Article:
23 August 2008
And we are adrift
With a turn of key the engine cuts out and we are adrift. After hours with the steady rumble of the trusty Selva 100, we all welcome the quiet. Finally the glassy complexion of the sea is matched by the erie silence in the air. The only disturbance now is the fierce sun beating down on our shoulders.
A few minutes pass and we glance around, bodies still tense from hours of survey followed by concentration on the various tasks of data collection. Just as our anticipation peaks, it comes; the powerful jet of air signaling the exhale of a dolphin nearby. Within seconds several more full exhalations breach the quiet and though unaware we each mimic the action. A long deep exhale allowing our tension to fade. Simultaneously smiles break across our faces as easily as the dolphins broached the quiet water.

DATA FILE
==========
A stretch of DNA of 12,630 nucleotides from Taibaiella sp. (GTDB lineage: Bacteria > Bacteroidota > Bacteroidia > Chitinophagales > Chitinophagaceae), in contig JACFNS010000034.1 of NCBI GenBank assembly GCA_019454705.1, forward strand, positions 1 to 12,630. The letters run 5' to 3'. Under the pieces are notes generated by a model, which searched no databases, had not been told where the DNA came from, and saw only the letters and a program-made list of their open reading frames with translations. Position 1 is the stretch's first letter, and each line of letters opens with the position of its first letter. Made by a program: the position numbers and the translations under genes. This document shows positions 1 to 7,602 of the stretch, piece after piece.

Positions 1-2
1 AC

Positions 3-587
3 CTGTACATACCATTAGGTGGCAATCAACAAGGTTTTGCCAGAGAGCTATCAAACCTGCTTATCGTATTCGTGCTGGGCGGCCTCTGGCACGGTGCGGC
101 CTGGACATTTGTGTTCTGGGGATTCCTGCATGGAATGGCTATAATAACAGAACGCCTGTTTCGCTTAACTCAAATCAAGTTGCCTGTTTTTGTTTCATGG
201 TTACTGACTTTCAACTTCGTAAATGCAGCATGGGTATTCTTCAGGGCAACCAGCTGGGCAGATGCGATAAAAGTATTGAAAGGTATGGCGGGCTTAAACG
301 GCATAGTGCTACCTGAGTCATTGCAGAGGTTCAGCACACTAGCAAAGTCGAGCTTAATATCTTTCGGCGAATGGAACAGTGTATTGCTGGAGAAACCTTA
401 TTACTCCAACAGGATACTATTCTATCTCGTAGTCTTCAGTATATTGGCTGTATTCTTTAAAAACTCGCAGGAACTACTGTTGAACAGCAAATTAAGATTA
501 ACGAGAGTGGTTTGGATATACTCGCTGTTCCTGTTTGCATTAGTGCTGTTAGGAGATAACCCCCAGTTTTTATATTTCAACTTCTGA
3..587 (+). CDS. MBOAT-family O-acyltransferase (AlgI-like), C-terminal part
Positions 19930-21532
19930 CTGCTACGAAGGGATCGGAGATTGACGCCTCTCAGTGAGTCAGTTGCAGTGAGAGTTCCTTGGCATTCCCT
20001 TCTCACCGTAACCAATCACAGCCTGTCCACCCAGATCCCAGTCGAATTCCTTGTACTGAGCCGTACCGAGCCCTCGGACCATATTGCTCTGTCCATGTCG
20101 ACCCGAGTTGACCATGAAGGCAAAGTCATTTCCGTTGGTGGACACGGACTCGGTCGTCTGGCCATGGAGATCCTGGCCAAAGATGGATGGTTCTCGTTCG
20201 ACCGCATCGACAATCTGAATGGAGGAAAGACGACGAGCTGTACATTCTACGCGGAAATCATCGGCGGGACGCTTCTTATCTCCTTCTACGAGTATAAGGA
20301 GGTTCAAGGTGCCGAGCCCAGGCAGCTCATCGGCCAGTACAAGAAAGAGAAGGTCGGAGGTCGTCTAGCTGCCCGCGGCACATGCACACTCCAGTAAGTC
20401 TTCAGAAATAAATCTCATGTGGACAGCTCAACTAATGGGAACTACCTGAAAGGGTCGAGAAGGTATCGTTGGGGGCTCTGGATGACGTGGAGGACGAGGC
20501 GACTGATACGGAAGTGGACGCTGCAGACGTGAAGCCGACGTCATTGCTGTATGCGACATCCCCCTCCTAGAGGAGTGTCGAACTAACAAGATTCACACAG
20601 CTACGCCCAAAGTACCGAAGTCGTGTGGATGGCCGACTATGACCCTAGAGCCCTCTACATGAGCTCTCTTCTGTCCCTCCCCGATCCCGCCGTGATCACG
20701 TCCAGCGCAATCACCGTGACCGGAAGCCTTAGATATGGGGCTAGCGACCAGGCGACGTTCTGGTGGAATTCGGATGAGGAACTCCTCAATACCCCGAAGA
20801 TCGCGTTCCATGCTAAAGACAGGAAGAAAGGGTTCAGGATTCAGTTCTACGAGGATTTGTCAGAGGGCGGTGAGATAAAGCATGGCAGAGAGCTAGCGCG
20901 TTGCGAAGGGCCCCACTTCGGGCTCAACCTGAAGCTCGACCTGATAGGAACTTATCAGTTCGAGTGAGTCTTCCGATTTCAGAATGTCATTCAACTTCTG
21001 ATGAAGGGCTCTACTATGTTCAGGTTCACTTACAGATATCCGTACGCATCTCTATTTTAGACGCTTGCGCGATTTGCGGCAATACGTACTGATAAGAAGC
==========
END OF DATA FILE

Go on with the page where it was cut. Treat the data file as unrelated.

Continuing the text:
Moments of peace like these were welcomed during the six weeks I spent with the Ionian Dolphin Project in Episkopi. The days were busy, filled with the training of new volunteers from various European countries who would then head to the sea with us every morning to assist with research. The team here also found time to inform the volunteers of the tough situation in the area surrounding Kalamos Island. It is a grim life for these charismatic creatures and the beautiful environment they inhabit.
But for me, to see such a dedicated people working for change brings admiration and the desire to help. To know that this team of researchers, little by little, are helping to spread this knowledge throughout the world brings hope for the future. Thank you to all the people who made this such a unique and amazing experience!!
Photo: Kelsea at the IDP field station, showing the dorsal fins used for training purposes (to learn how to record dolphin surfacing intervals).